Not a bad episode about nothing supernatural. I don't understand how someone who hasn't been able to use their hands in 5 years all of the sudden can rip up photographs (not plain paper, but harder to rip photographs), but I guess that is beside the point at the end of the episode. So, it sounds like she would get her money back (if she wanted it) while the grifters likely go to jail. Perhaps she would try to help them out since they helped her, who knows?


Paul, can you edit out the commercials and News from the 1974 episodes? Hard to listen with all that.

Jim Nelson

I agree. A little of that is fun for nostalgia, but they're pretty grating when they pile up. Most eps have been cleaned of that. I know some will be annoyed by that, but I'm all for it! (Especially I'm glad the commercials are removed. The news was more interesting, but, still, I like the tighter presentation without.)


The commercial are one of the best things about these awesome story's.


I absolutely LOVE hearing the commercials.


I'm enjoying hearing about the Watergate Scandal. Excellent news coverage.


After giving up all hope of having her paralyzed hands cured, Ida Mallory, a wealthy widow, meets a young woman whose spine is paralyzed. Ida hears about the amazing Dr. Griff who thinks he can cure Melinda West’s spine with the “Water of Faith,” a very expensive drug. When Melinda begins to walk again, Ida decides to pay the doctor anything he wants if he’ll cure her too. Fortunately, Ida’s personal physician is skeptical.


A tale of grifters, like the name Dr Griff, a giveaway. Could see where this was heading, a lone woman with money and a miraculous cure possible? She is cured because her illness was due to psychological issues, which she fought against with her doctor. The mind is a mystery after all. A good story with good characters, although Mallory being alone all the time, who drove her, who opened doors? Worth a listen and thanks for leaving the news and commercials in!


I love this one. I love the hot dogs in the park. I love Evie Juster as a little boy. I love the ratty couple.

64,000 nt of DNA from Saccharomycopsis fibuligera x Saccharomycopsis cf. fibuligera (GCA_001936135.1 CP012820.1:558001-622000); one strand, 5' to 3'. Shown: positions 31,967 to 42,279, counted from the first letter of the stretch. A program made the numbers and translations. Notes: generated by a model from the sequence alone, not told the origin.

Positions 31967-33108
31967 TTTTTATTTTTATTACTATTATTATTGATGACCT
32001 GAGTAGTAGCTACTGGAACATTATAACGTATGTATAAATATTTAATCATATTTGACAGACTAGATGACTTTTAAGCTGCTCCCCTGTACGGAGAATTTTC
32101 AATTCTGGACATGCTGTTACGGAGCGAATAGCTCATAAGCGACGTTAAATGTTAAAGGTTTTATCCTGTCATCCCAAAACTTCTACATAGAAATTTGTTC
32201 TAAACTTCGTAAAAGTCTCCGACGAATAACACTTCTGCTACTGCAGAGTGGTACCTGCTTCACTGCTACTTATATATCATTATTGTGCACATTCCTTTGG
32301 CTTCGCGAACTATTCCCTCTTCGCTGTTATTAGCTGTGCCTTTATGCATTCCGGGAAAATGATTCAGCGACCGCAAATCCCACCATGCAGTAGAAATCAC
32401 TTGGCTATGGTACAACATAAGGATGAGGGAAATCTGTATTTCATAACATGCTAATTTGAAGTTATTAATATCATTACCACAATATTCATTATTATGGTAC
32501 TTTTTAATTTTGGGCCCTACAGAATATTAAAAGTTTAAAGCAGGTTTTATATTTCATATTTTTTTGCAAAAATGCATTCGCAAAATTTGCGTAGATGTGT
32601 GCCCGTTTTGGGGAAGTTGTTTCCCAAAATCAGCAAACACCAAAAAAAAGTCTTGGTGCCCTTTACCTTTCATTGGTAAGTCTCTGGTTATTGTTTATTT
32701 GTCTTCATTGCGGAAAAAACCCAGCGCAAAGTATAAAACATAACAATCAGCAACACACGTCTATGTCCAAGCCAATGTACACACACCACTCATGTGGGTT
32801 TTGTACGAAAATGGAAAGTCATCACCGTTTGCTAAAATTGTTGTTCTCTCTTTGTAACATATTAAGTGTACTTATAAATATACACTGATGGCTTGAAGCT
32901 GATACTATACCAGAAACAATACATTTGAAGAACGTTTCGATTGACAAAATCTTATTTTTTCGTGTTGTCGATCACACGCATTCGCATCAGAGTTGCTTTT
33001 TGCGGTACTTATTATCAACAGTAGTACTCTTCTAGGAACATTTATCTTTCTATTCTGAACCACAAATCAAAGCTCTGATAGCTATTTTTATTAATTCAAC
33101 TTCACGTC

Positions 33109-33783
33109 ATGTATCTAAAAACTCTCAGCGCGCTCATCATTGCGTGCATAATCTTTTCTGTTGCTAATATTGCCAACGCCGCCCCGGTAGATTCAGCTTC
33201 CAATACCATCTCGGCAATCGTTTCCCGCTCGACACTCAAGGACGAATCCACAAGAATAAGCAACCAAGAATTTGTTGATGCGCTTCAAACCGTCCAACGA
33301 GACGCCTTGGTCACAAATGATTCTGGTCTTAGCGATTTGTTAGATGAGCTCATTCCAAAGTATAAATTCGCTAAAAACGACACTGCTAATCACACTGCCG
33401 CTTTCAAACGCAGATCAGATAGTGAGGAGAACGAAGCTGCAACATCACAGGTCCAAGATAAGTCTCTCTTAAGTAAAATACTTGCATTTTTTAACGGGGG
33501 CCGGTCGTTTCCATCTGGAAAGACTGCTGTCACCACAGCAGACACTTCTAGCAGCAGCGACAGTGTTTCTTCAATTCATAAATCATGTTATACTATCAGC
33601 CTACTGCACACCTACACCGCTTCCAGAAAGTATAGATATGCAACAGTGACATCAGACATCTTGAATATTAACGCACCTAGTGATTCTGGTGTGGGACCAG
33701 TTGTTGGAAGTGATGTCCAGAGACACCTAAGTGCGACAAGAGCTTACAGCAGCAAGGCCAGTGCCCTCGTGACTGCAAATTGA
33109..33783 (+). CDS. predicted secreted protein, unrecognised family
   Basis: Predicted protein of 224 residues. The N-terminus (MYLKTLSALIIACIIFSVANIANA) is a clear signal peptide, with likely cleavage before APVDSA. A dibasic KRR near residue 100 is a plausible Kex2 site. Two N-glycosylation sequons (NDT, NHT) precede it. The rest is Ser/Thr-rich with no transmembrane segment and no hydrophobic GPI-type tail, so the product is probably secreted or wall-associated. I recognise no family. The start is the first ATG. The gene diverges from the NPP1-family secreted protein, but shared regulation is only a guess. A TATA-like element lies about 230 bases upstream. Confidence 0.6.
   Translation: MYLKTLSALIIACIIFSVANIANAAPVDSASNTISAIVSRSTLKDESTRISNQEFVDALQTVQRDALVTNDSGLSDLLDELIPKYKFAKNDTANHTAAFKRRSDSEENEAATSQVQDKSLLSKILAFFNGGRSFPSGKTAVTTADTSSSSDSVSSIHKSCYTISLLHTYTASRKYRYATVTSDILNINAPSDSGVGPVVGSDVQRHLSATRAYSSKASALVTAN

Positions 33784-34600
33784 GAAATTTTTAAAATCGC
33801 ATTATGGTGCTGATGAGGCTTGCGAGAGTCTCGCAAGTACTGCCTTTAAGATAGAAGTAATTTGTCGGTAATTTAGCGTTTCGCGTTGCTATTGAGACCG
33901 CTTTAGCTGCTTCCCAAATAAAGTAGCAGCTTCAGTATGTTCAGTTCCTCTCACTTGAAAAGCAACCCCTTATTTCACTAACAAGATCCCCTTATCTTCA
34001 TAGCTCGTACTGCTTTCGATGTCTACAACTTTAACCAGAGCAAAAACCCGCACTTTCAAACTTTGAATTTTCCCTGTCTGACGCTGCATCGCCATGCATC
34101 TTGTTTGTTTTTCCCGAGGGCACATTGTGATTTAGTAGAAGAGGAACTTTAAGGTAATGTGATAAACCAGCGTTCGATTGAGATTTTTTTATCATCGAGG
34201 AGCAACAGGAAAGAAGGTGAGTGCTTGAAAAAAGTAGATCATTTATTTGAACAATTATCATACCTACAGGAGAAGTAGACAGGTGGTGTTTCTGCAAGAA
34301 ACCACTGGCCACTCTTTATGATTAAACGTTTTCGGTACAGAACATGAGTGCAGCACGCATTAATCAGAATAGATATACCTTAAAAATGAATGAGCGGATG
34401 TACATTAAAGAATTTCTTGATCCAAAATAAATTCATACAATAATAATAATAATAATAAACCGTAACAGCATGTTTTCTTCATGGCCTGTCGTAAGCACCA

Good stuff! I enjoyed this episode and despite what EG said at the end of the last episode about not expecting happy endings this one delivers. Am loving the news and commercials. I believe there was one by Bob and Ray at the end of this episode. I also appreciate that there were worker rights discussed on the news...

Kathy D

Dr. Grift and Dr. Merit - one bad and one good


I hated that stupid widow so much by the end I really wanted the obvious grifters to take her for all her money. I hope the woman who played the boy in the park was punished. (I'm certain she wasn't, but what she inflicted on my ears with that grating performance deserves punishment.)


This is another gripping tale starring my favorite fairy godmother, Celeste Holm ! CBSMT gave us very unique bedtime stories to enhance our imaginations and appreciate some of the best actors of the 20th Century. The producers cast several Oscar winners in prominent roles, including Broadway’s original Ado Annie, whose warmly lovely voice captures our empathy. Ms. Holm’s performance, along with the consistently creepy diction of Arnold Moss, more than compensate for the annoying “child” characterizations briefly heard. Predictable or not, the play’s lead actors keep the audience hooked to the conclusion, with EG Marshal’s epilogue as the satisfying coda.

Professor Richard Pierson